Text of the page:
Sam Bankman-Fried Denies Fraud in FTX Collapse – Rolling Stone

Even as critics Annoyed that he’s no longer in jail and rumored to be canceling his risky public appearance, failed cryptocurrency exchange FTX co-founder Sam Bankman-Fried gave a live video interview. New York TimesDealBook Summit conference call on Wednesday.

Speaking from the Bahamas, where the headquarters of the FTX is located, Bankman-Fried said Time financial columnist Andrew Ross Sorkin, “I’m not trying to defraud anybody.”

The Securities and Exchange Commission, the Commodity Futures Trading Commission and the US Department of Justice are currently investigating how FTX, once the world’s third-largest cryptocurrency valued at $32 billion, opened within a few days in early November. Binance, a rival exchange that moved to rescue it through a buyout, later pulled out of the deal, saying FTX’s problems were “beyond our control or ability to help.”

Amid the chaos, Bankman-Fried was forced to resign as CEO, allowing the company to file for bankruptcy, but only after desperately clinging to power for days, despite company executives calling for him to step down.

“I’ve made a lot of mistakes, I’d give anything to be able to do it again,” Bankman-Fried told Sorkin in an hour-long conversation during which he drank pamplemousse LaCroix, stomped his foot, and stopped often. his eyes rolled down. Another of his conclusions: “I’ve had a bad month.”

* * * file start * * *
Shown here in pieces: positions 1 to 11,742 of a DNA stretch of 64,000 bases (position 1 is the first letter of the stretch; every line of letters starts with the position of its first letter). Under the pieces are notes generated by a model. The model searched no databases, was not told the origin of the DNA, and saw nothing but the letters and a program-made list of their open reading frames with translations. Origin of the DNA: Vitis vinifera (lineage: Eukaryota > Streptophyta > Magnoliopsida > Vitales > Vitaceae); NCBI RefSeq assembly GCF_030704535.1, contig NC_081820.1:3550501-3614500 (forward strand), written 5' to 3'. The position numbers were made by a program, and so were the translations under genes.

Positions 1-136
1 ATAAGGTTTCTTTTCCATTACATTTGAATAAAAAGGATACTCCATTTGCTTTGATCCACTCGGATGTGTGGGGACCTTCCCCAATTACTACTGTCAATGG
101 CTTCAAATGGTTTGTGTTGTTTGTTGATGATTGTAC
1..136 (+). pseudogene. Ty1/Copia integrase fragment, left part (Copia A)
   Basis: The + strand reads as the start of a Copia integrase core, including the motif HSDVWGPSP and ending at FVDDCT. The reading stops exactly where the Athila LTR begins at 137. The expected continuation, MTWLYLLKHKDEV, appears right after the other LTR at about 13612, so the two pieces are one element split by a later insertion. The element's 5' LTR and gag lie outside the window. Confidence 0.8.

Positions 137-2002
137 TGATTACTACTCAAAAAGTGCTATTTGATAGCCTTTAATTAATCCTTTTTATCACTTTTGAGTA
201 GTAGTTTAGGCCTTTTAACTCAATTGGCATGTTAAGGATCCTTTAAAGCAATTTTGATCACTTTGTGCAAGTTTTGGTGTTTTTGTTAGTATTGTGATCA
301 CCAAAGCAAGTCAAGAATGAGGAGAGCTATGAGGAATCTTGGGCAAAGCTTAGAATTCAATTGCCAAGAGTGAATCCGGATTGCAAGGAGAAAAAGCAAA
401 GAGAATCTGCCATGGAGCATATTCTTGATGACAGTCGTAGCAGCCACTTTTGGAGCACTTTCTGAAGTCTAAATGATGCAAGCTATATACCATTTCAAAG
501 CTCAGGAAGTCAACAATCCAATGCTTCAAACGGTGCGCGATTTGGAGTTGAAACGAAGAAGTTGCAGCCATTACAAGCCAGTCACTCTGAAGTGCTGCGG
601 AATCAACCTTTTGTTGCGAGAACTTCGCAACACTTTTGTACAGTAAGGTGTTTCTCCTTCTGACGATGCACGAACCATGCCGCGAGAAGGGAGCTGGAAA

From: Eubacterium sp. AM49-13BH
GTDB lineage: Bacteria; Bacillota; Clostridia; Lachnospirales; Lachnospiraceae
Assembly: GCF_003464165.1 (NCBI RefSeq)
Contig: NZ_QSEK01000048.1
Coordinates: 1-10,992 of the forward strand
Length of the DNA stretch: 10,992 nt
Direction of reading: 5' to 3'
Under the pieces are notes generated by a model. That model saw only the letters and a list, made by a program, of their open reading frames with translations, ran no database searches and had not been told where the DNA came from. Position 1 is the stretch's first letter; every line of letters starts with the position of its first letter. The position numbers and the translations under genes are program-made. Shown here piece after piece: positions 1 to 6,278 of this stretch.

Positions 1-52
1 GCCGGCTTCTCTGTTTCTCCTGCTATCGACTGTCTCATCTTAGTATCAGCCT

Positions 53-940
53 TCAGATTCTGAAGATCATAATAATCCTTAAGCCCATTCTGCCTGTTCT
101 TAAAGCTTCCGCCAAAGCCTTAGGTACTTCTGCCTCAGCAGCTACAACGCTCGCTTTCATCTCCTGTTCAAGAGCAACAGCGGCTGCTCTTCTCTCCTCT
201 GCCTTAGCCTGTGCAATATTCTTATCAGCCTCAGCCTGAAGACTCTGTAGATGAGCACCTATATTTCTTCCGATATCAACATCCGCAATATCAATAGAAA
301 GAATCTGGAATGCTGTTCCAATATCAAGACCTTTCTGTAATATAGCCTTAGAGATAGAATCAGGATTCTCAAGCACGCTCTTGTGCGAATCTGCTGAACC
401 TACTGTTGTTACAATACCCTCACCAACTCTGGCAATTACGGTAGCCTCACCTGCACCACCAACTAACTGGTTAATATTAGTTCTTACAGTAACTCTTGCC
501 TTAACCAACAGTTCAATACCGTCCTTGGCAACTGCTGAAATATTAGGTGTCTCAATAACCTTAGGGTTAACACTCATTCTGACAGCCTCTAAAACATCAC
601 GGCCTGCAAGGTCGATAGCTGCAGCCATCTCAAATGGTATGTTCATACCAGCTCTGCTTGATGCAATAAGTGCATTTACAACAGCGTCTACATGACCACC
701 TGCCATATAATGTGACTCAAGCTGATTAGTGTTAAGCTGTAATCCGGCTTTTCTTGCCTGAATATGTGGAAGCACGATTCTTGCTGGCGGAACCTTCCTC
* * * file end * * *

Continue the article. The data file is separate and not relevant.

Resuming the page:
At one point, Sorkin quipped, “Sounds like a bunch of kids on Adderall having a sleepover.”

Bankman-Fried replied, “We got very confused.” However, he denied that the FTX team in the Bahamas had an out-of-control drug culture. “We used to play board games at our parties,” he said. “I didn’t see any illegal drug use” He said he was prescribed drugs to help focus and concentrate.

The smoldering ruins of FTX are now overseen by CEO John J. Ray III, a corporate turnaround expert who managed the aftermath of the 2001 Enron accounting scandal. In the bankruptcy petition of FTX, he wrote: “I have never seen in my career. A complete failure of corporate control and a complete lack of reliable financial information, as is the case here. Investors are devastated, the balance sheet has an unexplained $8 billion shortfall, and the stock still owes $3.1 billion to its top 50 creditors.

Many hold Bankman-Fried personally responsible for the crisis, and significant questions remain about whether FTX and Alameda Research — the sister trading firm it co-founded — misappropriated client funds. On Nov. 22, lawyers told a Delaware bankruptcy court that Bankman-Fried ran FTX as a “personal racket,” describing the company’s huge real estate deals in the Bahamas (where it is headquartered) and publicly disclosing a “significant amount” of its assets. . either stolen or missing.” The ripple effects of the collapse reached Congress as Bankman-Fried funneled millions in political donations to Democrats and Republicans while lobbying Washington on behalf of the crypto industry.